South African Institute for Aquatic Biodiversity
Recent publications
Chondrichthyans are threatened worldwide due to their life-history traits combined with a plethora of anthropogenic impacts that are causing populations to collapse. Marine Protected Areas (MPAs) are a conservation option, but their efficacy for chondrichthyans is still unclear. Conservation efforts might be challenging especially in developing countries, due to a lack of resources and monitoring and limited data and stakeholder support. Here Baited Remote Underwater Stereo-Video systems (stereo-BRUVs) were deployed inside and outside a small partially protected MPA (Robberg MPA, Western Cape, South Africa) to assess the status of cartilaginous fishes’ assemblages and to investigate the potential benefits derived from the presence of a marine reserve. Overall, 19 chondrichthyan species in 11 different families were observed. Chondrichthyans were observed in 78.5% of the sites and, of these, 89.7% of the MPA sites showed at least one chondrichthyan, while only in the 67.5% of surrounding exploited sites a cartilaginous fish was sighted. The presence of the MPA had a significant effect on the relative abundance of batoids, threatened species and local endemics, with more observations inside the MPA than outside, indicating the potential benefit of marine reserves on species that are more vulnerable to fishing pressure. Relative abundance was generally higher inside the bay than in the exposed area, and both relative abundance and species richness decreased significantly with depth. The analysis of the body length showed that the 35.5% of species had an average body length below maturity length, indicating that the area might be used as nursery ground for different species. This study provides evidence that MPAs, even though small and partially protected, can provide benefits for chondrichthyans, specifically to threatened species, endemic species and lesser-known species. Importantly, different environmental parameters must be considered to maximize the benefits an MPA can provide.
The Republic of Seychelles is one of six African Small Island Developing States (SIDS) and has a marine-based economy reliant on fisheries and international tourism. Seychelles has been flagged by the United Nations as highly vulnerable to climate change. Climatic threats are compounded with population declines of key fishery species. A progressive national stance towards ocean sustainability and an emerging economy partially driven by tourists are two of several factors that make Seychelles a good candidate for a sustainable seafood labelling and consumption programme, which would provide market-based incentives for fishery harvesters, regulators, buyers and consumers to improve sustainable practices. To address the feasibility of such a programme, we conducted a pilot study, surveying 33 artisanal fishers and mapping supply chain structure to examine incentives and challenges. Questions addressed fishers' years of experience, reliance on fishing for income, and flexibility in gear type and species targeted. Of the total number of respondents, 64% would like to see a programme implemented but only 34% thought it would be successful. Participants identified several barriers and benefits that primarily spanned socioeconomic and regulatory themes. Our pilot results indicate the sociocultural and economic impacts of sustainability programmes in Seychelles are as important as environmental considerations, a finding pertinent to anyone undertaking similar research efforts in other SIDS. We advocate for the necessity of thorough, location-based research and in-depth stakeholder consultation to elucidate economic, societal, behavioural and cultural factors that will affect the success of designing and implementing seafood labelling programmes in SIDS.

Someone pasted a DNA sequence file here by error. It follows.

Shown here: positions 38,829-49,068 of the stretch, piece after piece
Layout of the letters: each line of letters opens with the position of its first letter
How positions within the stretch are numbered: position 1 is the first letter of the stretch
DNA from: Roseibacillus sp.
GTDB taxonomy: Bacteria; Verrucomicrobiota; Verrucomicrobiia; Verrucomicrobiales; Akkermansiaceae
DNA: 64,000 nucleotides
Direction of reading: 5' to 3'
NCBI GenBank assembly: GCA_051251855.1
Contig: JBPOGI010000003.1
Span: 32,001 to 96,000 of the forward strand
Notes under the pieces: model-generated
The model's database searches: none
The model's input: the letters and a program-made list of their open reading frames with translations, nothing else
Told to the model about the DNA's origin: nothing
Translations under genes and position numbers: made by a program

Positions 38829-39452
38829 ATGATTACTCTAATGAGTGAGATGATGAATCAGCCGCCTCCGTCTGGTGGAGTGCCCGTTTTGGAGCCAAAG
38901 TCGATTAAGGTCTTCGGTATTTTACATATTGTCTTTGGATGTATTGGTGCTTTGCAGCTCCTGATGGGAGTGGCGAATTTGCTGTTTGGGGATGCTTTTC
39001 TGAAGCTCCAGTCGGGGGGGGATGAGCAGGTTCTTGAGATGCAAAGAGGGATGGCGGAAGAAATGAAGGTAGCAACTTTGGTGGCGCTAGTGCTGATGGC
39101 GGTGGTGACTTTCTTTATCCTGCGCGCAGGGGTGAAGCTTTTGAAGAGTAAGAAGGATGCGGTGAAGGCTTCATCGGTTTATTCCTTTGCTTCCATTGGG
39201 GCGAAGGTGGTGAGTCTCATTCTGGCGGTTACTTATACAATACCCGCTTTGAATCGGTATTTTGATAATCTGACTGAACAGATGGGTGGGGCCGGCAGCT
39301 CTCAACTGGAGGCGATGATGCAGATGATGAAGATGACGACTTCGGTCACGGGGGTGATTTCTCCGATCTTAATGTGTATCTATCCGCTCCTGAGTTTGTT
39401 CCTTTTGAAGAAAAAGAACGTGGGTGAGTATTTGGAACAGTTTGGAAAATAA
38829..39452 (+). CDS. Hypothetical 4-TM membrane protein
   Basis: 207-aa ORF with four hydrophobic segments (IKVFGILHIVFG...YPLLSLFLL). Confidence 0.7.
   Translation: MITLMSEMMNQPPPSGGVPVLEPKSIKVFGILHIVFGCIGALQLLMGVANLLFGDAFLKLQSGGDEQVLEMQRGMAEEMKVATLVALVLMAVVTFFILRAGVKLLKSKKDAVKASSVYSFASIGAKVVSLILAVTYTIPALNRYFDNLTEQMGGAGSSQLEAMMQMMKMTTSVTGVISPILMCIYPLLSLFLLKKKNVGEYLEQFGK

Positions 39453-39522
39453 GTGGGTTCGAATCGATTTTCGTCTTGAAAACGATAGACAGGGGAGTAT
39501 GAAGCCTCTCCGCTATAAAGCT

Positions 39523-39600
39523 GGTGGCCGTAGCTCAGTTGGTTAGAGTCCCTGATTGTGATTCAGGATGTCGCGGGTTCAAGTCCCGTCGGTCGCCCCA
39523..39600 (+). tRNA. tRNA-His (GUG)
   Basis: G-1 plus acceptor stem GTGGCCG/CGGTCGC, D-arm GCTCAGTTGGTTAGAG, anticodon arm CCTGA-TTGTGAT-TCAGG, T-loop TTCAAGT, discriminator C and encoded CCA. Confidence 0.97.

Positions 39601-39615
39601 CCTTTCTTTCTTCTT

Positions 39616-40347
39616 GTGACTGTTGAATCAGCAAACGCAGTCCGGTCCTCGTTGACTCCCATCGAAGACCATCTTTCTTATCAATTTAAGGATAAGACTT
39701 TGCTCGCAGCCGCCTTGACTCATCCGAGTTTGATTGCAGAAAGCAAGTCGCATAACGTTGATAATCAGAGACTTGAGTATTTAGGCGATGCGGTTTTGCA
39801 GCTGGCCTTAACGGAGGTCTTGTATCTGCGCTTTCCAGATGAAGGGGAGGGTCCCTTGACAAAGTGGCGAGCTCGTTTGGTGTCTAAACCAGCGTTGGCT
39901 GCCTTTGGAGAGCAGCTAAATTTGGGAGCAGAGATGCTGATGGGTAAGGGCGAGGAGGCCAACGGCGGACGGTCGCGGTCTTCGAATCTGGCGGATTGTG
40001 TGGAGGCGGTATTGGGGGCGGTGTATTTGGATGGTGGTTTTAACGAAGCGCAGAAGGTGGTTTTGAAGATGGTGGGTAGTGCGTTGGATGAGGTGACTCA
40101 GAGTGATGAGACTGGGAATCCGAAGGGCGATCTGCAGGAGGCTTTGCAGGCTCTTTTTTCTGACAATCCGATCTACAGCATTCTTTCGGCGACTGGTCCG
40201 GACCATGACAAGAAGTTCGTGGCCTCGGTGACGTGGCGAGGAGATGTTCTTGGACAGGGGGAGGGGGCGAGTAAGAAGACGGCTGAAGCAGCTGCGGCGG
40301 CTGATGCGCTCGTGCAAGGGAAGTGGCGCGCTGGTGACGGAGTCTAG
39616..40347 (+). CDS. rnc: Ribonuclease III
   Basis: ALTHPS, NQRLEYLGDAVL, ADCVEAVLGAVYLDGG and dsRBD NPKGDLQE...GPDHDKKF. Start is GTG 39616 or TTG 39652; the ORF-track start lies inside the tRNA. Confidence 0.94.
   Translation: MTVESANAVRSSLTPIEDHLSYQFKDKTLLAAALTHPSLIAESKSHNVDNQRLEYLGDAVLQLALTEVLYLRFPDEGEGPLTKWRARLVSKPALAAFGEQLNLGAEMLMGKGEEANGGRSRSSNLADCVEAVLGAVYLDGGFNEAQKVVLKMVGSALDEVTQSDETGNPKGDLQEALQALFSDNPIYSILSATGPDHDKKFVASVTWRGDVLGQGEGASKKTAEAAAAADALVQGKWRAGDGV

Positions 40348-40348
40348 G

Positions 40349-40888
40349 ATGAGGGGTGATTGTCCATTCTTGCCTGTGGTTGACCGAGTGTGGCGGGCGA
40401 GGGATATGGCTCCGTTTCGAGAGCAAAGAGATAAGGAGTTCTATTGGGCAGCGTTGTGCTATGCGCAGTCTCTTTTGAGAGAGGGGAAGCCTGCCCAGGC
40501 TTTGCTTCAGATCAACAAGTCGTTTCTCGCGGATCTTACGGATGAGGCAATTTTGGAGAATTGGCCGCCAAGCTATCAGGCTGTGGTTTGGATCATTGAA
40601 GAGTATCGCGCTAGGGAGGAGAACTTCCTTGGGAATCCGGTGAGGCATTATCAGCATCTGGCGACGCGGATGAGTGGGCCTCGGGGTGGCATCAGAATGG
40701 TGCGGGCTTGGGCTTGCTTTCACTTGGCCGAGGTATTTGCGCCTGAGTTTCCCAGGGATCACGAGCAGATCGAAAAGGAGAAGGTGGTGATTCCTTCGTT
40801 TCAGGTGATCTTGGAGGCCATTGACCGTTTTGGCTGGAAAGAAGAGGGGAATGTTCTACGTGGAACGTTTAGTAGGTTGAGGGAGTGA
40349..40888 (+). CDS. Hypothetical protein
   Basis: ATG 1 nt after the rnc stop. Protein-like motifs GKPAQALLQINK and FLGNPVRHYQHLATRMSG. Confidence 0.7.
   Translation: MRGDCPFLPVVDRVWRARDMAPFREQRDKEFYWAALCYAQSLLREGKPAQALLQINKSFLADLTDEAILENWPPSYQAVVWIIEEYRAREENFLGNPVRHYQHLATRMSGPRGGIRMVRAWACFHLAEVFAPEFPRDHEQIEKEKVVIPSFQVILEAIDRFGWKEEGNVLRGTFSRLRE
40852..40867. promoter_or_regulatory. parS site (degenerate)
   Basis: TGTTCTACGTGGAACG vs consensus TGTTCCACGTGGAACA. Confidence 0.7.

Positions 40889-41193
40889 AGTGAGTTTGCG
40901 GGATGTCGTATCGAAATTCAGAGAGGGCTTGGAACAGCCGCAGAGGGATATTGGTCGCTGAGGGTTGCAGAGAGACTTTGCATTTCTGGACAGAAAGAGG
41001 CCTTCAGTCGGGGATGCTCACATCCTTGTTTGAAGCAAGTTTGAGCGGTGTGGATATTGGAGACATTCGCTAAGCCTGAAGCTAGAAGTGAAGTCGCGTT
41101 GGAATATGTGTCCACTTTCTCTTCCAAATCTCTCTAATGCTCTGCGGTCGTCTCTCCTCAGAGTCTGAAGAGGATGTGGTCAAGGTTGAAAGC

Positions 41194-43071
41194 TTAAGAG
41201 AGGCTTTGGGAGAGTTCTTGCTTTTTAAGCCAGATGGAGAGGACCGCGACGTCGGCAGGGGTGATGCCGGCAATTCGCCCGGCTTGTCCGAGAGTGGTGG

Wetlands physical and biological processes are fundamental to the distribution and structuring of organic matter in sediments. This study investigated spatial and temporal changes in organic matter sources in sediments within the Nylsvley Wetland, South Africa across two seasons, five sites and three wetland zones and identified pertinent contributors to sediment organic matter. Results showed distributions were uneven throughout the wetlands, with the seasonal zone having slightly high sediment organic matter in the cool-dry season and the permanent zone had high sediment organic matter in the hot-wet season, whereas the temporary zone had low SOM concentrations. Significant differences in nutrient concentrations were observed across wetland zones and seasons for Phosphorous, Potassium, Calcium and Magnesium, with the seasonal zone tending to be the most nutrient-rich in the cool-dry season, and with permanent zone nutrient levels rising substantially in the hot-wet season. Sediment δ13C differed significantly among wetland zones, whereas δ15N was statistically similar. Autochthonous plants were the main sources of organic matter in sediments overall across sites and zones. This study’s findings help to better understand the distribution of organic matter in wetland ecosystems and the role wetland zones play in the seasonal provisioning of allochthonous inputs.